September 2019

Reengineering Financial Operations with an Eye on Data Integrity

Given the increasing cost pressures and the ever-important choreographic ballet of electronic messages among client, firm, trading venue, custodian, clearing bank, and clearing utilities, the seamless processing of financial information has become increasingly critical. Unfortunately, most companies’ operating infrastructures and the collective financial industry processing ecosystem continue to leak, says Larry Tabb. But easy-to-implement AI-based operational infrastructure that leverages machine learning can help firms ingest, compare, and spot differences in data, improving data integrity.

Around a decade or so ago, Till Guldimann, one of the luminaries behind the advent of Value at Risk at JP Morgan and the retired vice chairman of SunGard (now part of FIS), raised the issue of algorithmic operations: the ability to leverage analytics and algorithms to make financial institutions’ operations more efficient. Given the post-crisis atmosphere – a time when banks, brokers, and insurance companies were unsure of their financial health and a few were on the crux of failure – Guldimann theorized that leveraging the same advanced technologies used to trade could help solve financial institutions’ operational challenges.

While solving post-trade operational problems seems pretty simple compared to determining what asset to buy, when to trade, and how much of the organization’s capital to put at risk, in reality, solving operational problems is, in many cases, much more challenging than determining the relative value of one or more over- or undervalued assets.

Understanding just why solving these operational issues is so challenging requires a bit of insight into financial institutions’ technology infrastructures.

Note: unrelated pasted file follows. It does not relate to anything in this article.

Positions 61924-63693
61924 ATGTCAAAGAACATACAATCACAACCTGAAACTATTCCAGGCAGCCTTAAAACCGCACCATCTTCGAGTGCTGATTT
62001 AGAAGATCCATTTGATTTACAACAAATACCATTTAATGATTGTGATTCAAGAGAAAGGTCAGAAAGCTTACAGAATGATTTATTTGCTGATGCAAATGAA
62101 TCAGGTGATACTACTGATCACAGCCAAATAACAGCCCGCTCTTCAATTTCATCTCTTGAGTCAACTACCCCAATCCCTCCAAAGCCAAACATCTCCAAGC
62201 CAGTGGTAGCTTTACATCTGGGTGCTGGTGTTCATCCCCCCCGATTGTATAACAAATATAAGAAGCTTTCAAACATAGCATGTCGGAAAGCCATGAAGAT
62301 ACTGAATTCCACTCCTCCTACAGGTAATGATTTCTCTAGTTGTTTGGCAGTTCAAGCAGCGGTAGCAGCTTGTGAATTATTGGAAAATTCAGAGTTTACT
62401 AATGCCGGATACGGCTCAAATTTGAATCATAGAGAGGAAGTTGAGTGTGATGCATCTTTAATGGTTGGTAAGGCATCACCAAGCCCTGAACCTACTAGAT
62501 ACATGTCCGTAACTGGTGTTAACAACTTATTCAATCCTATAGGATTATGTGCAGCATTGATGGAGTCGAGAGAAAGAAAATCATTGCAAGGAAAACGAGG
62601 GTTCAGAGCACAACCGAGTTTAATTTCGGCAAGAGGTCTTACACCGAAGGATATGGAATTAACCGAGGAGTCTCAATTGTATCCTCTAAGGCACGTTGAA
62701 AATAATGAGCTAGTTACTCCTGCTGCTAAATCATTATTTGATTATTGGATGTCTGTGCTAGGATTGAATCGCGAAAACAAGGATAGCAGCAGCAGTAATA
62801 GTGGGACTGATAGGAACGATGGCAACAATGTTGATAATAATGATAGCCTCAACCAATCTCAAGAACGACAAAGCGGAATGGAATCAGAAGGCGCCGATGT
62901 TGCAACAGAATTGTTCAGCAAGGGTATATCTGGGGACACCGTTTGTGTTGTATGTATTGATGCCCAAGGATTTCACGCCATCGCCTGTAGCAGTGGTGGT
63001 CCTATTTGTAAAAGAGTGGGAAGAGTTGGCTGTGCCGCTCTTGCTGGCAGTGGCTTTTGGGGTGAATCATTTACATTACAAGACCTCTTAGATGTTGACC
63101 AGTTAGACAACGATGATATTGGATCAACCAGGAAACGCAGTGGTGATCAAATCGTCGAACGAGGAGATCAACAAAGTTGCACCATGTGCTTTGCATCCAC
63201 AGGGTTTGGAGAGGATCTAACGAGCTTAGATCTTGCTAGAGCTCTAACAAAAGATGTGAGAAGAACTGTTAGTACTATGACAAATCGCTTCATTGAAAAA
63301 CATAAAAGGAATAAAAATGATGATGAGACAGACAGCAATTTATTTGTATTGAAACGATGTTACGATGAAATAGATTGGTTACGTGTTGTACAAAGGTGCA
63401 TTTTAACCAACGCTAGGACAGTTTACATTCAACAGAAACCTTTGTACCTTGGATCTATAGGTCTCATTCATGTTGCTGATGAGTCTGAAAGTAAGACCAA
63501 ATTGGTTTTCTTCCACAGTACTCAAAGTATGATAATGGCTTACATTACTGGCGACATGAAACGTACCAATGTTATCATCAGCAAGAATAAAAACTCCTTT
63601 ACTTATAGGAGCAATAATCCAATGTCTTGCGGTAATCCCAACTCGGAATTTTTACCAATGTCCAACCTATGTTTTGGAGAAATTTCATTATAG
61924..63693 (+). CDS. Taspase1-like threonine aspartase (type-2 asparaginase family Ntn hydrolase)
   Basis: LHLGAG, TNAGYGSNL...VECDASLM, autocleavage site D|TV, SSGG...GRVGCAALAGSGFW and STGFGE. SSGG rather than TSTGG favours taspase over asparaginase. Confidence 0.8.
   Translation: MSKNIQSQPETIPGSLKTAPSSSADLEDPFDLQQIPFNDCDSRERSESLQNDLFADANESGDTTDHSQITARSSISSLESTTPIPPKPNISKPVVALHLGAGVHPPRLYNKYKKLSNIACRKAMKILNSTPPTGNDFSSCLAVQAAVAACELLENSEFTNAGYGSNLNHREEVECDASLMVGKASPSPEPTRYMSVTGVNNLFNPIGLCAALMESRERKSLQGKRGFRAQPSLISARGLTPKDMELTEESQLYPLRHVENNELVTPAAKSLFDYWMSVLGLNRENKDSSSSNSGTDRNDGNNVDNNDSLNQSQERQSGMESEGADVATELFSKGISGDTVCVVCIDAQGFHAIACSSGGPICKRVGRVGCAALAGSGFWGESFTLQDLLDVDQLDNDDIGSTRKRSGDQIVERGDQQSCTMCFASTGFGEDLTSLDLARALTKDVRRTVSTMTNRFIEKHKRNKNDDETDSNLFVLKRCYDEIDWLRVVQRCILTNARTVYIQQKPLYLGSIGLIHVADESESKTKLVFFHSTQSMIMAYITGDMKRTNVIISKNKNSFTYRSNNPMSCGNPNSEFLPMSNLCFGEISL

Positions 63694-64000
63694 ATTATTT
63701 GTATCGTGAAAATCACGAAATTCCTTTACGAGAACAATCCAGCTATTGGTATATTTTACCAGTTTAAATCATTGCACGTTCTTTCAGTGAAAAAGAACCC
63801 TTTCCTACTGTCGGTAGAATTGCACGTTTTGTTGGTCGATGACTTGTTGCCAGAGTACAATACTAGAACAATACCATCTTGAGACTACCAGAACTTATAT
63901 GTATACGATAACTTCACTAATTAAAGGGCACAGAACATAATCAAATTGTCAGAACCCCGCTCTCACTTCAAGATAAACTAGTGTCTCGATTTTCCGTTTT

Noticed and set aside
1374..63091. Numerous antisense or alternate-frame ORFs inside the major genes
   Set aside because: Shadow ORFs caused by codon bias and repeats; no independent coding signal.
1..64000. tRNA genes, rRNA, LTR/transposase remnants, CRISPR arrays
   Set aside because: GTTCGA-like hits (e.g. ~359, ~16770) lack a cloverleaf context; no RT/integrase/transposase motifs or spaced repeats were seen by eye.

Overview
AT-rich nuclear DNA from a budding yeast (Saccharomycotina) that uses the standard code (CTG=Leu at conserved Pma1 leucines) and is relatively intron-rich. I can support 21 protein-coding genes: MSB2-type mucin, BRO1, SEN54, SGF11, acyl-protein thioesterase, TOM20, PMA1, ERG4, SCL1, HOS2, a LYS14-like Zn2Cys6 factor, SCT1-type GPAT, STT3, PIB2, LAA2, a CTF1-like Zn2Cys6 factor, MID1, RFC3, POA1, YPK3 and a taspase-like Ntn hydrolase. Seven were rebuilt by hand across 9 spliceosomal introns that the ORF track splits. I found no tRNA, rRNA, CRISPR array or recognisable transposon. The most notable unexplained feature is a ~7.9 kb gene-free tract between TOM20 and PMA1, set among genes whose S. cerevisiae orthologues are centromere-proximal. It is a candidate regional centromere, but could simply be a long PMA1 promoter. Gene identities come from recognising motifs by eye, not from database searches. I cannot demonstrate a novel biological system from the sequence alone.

Just like our markets, many firms’ operational infrastructures are fragmented. Banks and financial institutions literally have grown up through the “integration” of fragmented back-office infrastructures. Whether by acquisition, a best-of-breed technology acquisition strategy, or a parallel and loosely coordinated internal development technology strategy, virtually all financial firms have a hodgepodge of technological infrastructure. The heterogeneity of firms’ infrastructure, compounded by the complexity of data managed by these systems, requires firms to invest in solutions to integrate these complex and heterogenous data structures to make the fragmented infrastructure behave as a single operating fabric. This not only is expensive and hard to accomplish; given the increasing cost pressures and the ever-important choreographic ballet of electronic messages among client, firm, trading venue, custodian, clearing bank, and clearing utilities, the seamless processing of financial information among both tightly and loosely integrated processing systems has become increasingly critical.

While it may seem self-evident that an efficient and seamless data and processing infrastructure would be a first-order priority for firms to improve their operations and customer satisfaction, plugging these operational leaks is challenging. Certainly, if every transaction created was problematic, these issues would bubble to the surface and quickly be corrected. But many of these discrepancies, while they may occur frequently, are not consistent and often are generated from non-standard transactions/data that in many instances are hard to determine, difficult to remedy, and virtually impossible to secure the technical resources needed to fix.

In addition, the inability of financial institutions to plug these holes has created various stopgap solutions that, in many cases, compound the investigation and resolution of these issues.

Further, while two decades ago many firms’ operational staff were co-located with or geographically adjacent to their business groups (portfolio managers, traders, and bankers), today many of these operational centers have been moved offshore or to “near-shore” but lower-cost processing centers. Though having operational staff working in counter-cyclical time zones may enable the operational challenges created today to be fixed tonight by professionals located half-way around the world, in many instances, this time shifting has made it difficult for the operational and business teams to effectively communicate. This hampers the resolution of and increases the time delays associated with problems that require the collaboration of two, three, four, or even five parties spread across various divisions, geographies, and even institutions to identify the problem, determine a resolution and implement a fix.